Introduction

    Every RPG game has its own system. Some are based on the famous D20 from Dungeons and Dragons and other have their own proprietary system. In order to give you the flexibility to use whatever system you want we’ve come up with the Formula objects, which all they do is output a number.

    Formulas can be used for a wide variety of things. For example:

    - Define the value of a Stat
    - Calculate the damage output of an attack
    - Display new Dialogue options based on the output of a Formula

    Basics

    Let’s begin with the basics. A Formula object has a text field where you can type some words. Let’s begin with something very simple:

    When we execute this formula, the output will always be 5. If we use this as the Formula for the strength stat, the player and all the enemies will always have a strength of 5 points.

    This Formula always returns a fixed value; Not very exciting, huh? Let’s complicate things a bit.

    Let’s say we’re creating a Formula that will define the value of our dexterity stat. In our game, the dexterity helps the player shoot with more accuracy. The base value (initial value) is 1 and is increased by 5 for each level. The Formula of the dexterity would then be:

    Let’s break this down. Formulas have a set of pre-defined symbols that help you build your own mathematical expressions. One of them is the this[value] symbol, which basically means the base value of the Stat, in this case: 1

    Another Formula symbol is the stat[NAME]. This allows you to access the final value of a stat identified by NAME from the same object. In this case, we’re accessing the level of the character and we multiply this value by 5.

    The result of the previous formula is that if the player is at level 1, its dexterity stat will be 1 + (1 * 5) = 6, and if its at level 4 it will be 1 + (4 * 5) = 21.

    Still reading? Great! You have just learned the hardest part!

    Intermediate

    Now that you know the basics of how a Formula works, let’s dig a bit deeper. We previously saw how to calculate a character’s stat using its own information. But we might also want to calculate a value taking into account two objects.

    The most common scenario would be having a character attack an enemy. The damage of the attack could be the value of the strength stat of the player minus the armor stat of the enemy.

    (Example of an Action using a Target and an Opponent field for the Formula)

    In this case, the Formula would be:

    The stat[NAME] symbol refers to the invoker of the calculation. In this case, the player wants to know the amount of damage it outputs. The stat:other[NAME] refers to the opponent of the Formula.

    Advanced

    You might be wondering what the heck is the graph at the bottom of the Formula object.

    (Progression Table)

    With the current Formula system you already know how to output a value depending on different inputs. But these values are not discreet, meaning that increasing one a bit will affect others.

    Though this is the desired effect most of the times, there are others where you only want to increase a value once it reaches a threshold. The most common example is a character’s level.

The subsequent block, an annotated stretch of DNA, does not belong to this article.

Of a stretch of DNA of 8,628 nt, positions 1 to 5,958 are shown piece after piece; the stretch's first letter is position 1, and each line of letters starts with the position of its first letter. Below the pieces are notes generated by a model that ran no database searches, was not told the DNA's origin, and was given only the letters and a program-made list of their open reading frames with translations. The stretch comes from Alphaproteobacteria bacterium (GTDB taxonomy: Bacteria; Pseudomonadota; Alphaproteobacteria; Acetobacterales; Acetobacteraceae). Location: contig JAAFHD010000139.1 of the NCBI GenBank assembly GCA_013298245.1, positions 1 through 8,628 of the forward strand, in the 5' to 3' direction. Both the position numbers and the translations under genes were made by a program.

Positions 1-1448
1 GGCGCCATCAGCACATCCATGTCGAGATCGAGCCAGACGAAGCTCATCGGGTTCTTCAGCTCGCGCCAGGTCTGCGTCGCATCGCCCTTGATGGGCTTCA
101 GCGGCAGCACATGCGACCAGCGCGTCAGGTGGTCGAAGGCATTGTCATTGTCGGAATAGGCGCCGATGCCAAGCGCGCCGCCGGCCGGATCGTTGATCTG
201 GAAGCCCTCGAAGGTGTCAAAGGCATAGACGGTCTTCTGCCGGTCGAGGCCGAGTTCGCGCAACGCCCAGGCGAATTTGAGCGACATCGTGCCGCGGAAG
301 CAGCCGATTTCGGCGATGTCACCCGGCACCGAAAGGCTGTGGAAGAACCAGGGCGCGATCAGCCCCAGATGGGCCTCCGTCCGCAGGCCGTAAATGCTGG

That’s why the Progression Tables com into play: You input a value (called Progress) and the table outputs a number (aka Tier). Notice that there can only be one per Formula.

    Progression Tables have two parameters: Threshold and Max Tier.

    - Threshold is the amount increased by each new tier.
    - Max Tier is the maximum value a Progression Table can output.

    We’ve put up an example of how to use a Progression Table to define the Level of a character based on the amount of experience points in the Common Cases section.

    Formula Symbols

    SymbolDescription
    this[value] The base value of the Formula
    table[input] The tier of the Progression Table
    table:rise[input] Returns the percentage complete to reach the next tier
    rand[X, Y] Returns a random value between X and Y
    dice[R, S] Returns the value of rolling R dices of S sides
    chance[X] Returns 1 if a random percentage is less or equal to X, and 0 otherwise
    stat[name] Returns the value of a stat identified by name
    attr[name] Returns the value of an attribute identified by name
    stat:other[name] Returns the value of the other stat identified by name
    attr:other[name] Returns the value of the other attribute identified by name
    local[name] Returns the value of a local variable (number or bool) identified by name
    local:other[name] Returns the value of the other local variable identified by name
    global[name] Returns the value of a global variable (number or bool) identified by name
    min[X, Y] Returns the smallest value
    max[X, Y] Returns the largest value
    round[X] Rounds the value to the nearest integer
    floor[X] Returns the largest integer smaller or equal to X
    ceil[X] Returns the smallest integer greater or equal to X
    EN

    Chaque jeu commence par une idée - un monde à construire, un mécanisme de jeu convaincant, une fonctionnalité dont les joueurs sont tenus de tomber amoureux - mais il faut beaucoup de travail pour concrétiser cette idée. Catsoft Studios vous propose Game Creator pour vous aider à rendre le voyage de l’idée au jeu jouable beaucoup plus fluide.
    Visitez Game Creator